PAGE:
A Personal Experience
I was there when Starling was born, on my bed, to a rescued stray. A mere five years later, she looked and acted like an old dog: grumpy, inactive, slightly arthritic, and prone to chills, among a list of other complaints. Less than two months after switching her to a natural diet, the change was amazing. Her coat is soft again, her arthritis apparently gone, and most importantly she’s happy, and playing for the first time in years. She’s joyful again, and seems younger at five than she did at three. I only wish I’d figured out earlier she wasn’t a naturally a grumpy dog; it was only what I was feeding her. There are many similar stories, some far more impressive. If you’re suspicious of others’ anecdotal evidence, well, no one has paid for the scientific studies, but why not try it on your dog and see if it makes a difference?
You Can Do Better
It can be messy at times, but feeding a natural diet is far from impossibly complicated or time-consuming, and can be cheaper than feeding any halfway decent kibble. It is not (or need not be) a precise, scientific-minded enterprise requiring a degree in animal nutrition. Sure you could mess it up by feeding nothing but junk food, but with a little knowledge and common sense, it’s easy enough. Start with a main portion of raw meat on the bone… stop there, or throw in some vegetables and grains, some eggs, and maybe some beans, fruit, yogurt, cheese. Don’t worry about balancing every meal. If you roughly balance it out over the day or over the week, you’re doing fine. Variety is more important than precision.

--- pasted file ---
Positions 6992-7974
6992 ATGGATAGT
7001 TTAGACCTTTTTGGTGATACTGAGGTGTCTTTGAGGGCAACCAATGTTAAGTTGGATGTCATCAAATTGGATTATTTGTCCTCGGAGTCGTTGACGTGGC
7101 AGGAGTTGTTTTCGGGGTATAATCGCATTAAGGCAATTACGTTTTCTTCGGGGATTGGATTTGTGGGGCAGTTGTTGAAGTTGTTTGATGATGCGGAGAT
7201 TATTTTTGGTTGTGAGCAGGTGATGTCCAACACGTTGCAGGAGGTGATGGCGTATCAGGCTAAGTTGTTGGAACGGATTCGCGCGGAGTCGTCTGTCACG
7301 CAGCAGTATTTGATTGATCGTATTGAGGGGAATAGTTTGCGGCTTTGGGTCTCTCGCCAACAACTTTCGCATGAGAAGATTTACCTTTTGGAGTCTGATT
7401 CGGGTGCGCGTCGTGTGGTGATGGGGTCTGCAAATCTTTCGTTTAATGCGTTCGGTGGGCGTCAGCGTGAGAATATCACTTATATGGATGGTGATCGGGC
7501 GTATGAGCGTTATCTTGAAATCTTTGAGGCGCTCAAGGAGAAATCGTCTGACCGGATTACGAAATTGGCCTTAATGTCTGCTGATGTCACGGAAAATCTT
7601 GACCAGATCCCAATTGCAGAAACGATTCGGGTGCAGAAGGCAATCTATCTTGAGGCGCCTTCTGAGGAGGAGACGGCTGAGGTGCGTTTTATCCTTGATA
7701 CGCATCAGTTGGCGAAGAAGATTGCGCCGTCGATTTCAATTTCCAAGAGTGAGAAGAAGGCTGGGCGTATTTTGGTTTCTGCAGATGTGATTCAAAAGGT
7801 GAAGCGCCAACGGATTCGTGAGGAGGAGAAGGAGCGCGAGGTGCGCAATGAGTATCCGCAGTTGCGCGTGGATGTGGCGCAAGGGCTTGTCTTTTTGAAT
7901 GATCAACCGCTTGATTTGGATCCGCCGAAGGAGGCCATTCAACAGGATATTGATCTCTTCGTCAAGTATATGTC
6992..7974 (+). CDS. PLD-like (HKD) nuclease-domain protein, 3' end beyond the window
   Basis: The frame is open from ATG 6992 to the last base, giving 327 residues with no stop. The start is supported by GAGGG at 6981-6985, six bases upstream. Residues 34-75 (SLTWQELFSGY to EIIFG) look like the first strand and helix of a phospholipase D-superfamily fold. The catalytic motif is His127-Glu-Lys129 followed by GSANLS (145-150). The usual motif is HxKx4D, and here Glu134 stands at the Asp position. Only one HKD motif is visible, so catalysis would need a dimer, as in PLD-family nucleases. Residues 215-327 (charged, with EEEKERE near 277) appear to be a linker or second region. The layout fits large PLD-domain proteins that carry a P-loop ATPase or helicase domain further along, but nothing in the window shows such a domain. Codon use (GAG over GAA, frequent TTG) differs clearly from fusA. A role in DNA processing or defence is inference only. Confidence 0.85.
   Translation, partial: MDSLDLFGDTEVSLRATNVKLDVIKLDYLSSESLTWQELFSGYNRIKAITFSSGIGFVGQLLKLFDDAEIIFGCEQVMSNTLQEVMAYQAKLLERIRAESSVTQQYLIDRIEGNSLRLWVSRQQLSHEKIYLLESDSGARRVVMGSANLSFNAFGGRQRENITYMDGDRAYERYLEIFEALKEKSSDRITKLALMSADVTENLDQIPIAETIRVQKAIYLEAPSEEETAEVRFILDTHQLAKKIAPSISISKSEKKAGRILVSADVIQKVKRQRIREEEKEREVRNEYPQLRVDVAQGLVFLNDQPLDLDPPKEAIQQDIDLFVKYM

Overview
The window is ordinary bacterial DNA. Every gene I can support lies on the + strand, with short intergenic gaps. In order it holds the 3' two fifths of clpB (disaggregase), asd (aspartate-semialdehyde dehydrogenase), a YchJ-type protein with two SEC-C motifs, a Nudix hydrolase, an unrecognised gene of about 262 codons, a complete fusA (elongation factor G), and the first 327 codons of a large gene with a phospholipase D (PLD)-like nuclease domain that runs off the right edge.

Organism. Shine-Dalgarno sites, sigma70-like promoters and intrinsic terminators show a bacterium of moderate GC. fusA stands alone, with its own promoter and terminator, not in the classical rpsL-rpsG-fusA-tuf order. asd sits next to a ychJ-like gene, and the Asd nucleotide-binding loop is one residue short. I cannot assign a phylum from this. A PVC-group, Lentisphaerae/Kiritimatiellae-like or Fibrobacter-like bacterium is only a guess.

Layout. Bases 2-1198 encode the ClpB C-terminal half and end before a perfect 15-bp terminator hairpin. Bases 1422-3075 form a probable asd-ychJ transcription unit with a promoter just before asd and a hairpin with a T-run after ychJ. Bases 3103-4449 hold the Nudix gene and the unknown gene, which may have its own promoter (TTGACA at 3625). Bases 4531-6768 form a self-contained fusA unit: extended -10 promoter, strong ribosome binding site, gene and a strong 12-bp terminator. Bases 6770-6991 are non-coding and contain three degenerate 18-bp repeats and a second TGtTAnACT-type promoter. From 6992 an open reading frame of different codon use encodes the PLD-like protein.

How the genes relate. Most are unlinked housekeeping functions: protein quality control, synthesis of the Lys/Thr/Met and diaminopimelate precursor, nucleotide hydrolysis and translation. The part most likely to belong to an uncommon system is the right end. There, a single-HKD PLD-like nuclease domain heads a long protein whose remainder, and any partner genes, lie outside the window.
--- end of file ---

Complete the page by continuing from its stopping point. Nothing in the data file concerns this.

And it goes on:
The Meat Of The Matter
There are several homemade diets for dogs, some called RAW or BARF. Some suggest feeding almost entirely meat on the bone, known as Raw Meaty Bones or RMBs. This may seem most natural, because dogs are carnivores… right? Wolves are carnivores; dogs are not wolves, and they’re not strictly carnivores. Dogs have, for as long as they’ve been dogs, eaten what they stole or scavenged from humans. They survived and often thrived on just about anything. Coyotes, jackals, and foxes are also not strictly carnivores, so omnivorous diets are the rule among canines. Dogs do fine on RMB diets, but I prefer to feed a more mixed ration, for variety, cost-efficiency, and moral reasons. My dogs eat raw meat as roughly half their diet. Dogs’ digestive and immune systems are fully capable of handling the bacteria found in raw meat. What sort you feed is up to you. Ask your local butcher for low-cost, lean cuts. Hormone- and antibiotic-free meat is absolutely best if you can get it. I feed mostly poultry, because it’s lean, high in protein, and cost-efficient. Raw bones are safe to feed to dogs. Only cooked are they brittle and dangerous.